Baptista & Matsui's (1979) results do not rule out the possibility that the tail produces element Cdive, and that acoustic similarity between the song and the dive sound has arisen via convergent evolution. Here, we show that element Cdive is a sonation created by fluttering of the trailing vane (T.V.) of the R5 tail feathers, using three lines of evidence: the kinematics of the dive; experiments on wild birds performing dives; and laboratory experiments on individual tail feathers.
2. Material and methods
(a) Field experiments
Experiments on live Anna's hummingbirds were performed at the ‘Albany Bulb’ portion of the East Shore State Park, Albany, CA, in spring of 2006 and 2007.
Territorial male Anna's hummingbirds use a few (less than 10) stereotypical, conspicuous song perches. We located territorial males, and placed hummingbird feeders on their territories. Display dives were elicited from individual males by placing a stuffed mount of an Anna's hummingbird, or a live, caged hummingbird in a conspicuous location on a male's territory. A Sennheiser ME67 microphone was placed close to the cage or mount to record dives. Dive sound recordings were sampled at 48 kHz using a 16 bit digital recorder (Marantz PMD 670), and saved as uncompressed WAV files. Sound recordings were visualized using Raven v. 1.2.1 (Cornell Lab of Ornithology, Ithaca, NY; Charif et al. 2007) on a PC. Spectrograms were created using a Hann function with a 512 sample window.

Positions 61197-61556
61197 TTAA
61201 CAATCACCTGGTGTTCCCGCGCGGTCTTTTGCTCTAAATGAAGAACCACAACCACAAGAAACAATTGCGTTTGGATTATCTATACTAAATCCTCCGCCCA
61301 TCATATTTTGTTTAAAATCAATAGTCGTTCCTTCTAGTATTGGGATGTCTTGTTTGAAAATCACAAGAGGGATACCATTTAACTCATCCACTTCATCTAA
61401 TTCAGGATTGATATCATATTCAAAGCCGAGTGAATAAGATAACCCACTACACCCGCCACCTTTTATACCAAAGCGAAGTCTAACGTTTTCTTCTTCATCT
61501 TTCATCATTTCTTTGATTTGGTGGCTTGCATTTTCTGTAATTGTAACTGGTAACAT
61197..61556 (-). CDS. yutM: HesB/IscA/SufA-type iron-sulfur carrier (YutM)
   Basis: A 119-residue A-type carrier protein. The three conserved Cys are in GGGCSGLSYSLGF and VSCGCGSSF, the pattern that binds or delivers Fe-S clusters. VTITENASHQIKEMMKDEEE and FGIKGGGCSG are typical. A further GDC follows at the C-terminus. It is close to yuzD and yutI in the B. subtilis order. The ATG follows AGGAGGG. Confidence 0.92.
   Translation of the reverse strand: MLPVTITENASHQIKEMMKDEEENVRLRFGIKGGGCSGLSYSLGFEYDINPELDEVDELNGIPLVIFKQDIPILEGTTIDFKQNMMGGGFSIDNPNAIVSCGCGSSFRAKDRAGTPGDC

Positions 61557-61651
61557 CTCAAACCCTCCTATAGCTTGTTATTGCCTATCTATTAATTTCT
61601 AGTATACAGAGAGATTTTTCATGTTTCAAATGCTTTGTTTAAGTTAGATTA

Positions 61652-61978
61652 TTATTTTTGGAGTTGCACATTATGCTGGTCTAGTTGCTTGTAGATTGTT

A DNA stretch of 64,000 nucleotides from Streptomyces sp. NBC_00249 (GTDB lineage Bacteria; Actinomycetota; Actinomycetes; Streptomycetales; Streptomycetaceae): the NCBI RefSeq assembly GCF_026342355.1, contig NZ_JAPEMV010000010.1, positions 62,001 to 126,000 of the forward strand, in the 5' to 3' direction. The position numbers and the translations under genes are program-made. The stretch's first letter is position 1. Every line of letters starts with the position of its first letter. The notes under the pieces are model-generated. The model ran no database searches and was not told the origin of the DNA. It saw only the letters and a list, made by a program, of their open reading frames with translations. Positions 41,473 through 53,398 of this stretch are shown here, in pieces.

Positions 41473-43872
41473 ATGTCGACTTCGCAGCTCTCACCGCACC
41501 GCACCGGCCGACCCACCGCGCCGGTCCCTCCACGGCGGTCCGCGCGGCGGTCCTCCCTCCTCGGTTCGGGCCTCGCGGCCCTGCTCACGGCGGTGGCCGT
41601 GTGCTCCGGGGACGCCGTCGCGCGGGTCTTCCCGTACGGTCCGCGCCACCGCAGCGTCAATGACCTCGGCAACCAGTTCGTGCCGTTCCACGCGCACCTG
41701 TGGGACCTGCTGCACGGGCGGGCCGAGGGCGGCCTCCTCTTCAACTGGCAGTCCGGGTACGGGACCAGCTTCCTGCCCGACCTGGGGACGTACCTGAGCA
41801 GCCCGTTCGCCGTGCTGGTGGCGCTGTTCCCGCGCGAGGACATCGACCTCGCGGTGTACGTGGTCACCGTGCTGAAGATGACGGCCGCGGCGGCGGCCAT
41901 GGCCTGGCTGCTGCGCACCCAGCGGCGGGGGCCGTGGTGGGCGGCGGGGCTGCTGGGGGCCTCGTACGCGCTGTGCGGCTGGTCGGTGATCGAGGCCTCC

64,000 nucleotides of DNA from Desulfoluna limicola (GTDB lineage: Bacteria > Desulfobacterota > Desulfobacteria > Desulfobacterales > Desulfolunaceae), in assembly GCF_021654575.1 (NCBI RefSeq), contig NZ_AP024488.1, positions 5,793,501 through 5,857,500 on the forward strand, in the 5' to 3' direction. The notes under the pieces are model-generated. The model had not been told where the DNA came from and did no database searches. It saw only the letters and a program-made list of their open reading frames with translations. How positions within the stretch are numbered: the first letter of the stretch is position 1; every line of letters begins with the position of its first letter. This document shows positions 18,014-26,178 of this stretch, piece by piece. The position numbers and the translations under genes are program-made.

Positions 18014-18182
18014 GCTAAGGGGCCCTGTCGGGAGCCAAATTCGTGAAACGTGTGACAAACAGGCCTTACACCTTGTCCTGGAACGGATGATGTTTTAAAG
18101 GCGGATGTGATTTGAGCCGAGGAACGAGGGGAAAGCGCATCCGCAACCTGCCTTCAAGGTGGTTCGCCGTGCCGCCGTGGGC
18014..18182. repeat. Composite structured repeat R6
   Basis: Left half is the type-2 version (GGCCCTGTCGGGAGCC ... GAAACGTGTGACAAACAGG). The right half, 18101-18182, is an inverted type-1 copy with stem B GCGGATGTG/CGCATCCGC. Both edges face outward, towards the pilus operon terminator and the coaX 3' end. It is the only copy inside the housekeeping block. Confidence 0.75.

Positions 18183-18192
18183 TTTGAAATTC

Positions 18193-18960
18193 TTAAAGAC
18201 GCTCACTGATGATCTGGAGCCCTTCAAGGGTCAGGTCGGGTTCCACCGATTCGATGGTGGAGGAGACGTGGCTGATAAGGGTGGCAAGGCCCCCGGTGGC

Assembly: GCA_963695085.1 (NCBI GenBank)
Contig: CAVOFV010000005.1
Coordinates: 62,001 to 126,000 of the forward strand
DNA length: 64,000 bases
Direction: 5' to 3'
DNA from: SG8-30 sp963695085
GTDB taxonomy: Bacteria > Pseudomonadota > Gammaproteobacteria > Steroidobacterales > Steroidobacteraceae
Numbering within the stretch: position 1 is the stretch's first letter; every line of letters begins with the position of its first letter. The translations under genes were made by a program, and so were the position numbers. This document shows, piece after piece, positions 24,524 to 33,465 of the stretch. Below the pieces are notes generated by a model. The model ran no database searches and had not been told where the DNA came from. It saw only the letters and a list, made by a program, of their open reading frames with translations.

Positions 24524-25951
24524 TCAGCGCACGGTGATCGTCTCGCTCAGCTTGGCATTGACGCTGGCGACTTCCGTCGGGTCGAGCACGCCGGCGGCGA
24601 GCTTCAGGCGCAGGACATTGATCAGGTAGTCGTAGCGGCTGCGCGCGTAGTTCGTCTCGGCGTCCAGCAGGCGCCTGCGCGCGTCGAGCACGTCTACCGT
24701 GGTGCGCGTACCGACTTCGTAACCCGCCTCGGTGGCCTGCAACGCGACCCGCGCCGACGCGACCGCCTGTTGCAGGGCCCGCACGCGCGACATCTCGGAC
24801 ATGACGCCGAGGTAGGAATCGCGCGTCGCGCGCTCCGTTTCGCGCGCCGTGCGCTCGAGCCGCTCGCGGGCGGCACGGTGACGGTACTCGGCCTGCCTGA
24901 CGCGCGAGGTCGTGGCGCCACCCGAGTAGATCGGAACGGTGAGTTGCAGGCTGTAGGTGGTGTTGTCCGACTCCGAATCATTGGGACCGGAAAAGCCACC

Male Anna's hummingbirds dive in a vertical plane (the dive plane) oriented towards the Sun (Hamilton 1965), allowing us to anticipate the direction in which a bird would dive. We estimated dive speed by collecting video of 25 dives with digital camcorders (23 dives: 60 fps, 640×480 pixels with a Sony Handicam; 2 dives: 500 fps, 1280×1024 pixels with a Fastec Troubleshooter) placed approximately 20 m from and orthogonal to the dive plane. A metre stick was held horizontally and vertically in the camera's image plane, at the bottom of the display dive (where element Cdive is produced), as a calibration. Peak Motus (Vicon: Centennial, CO) was used to digitize the bird's position over time in the videos, and to calculate the bird's instantaneous velocity using a quintic spline. Accurate estimates of velocity depend on whether the bird's dive was really parallel to the image plane of the camera, and this method will underestimate the bird's true velocity if it was actually diving somewhat towards or away from the camera. Dives in which the bird's motion towards or away from the camera was small were used to calculate velocity, and none of our conclusions are affected by an underestimate of the bird's velocity.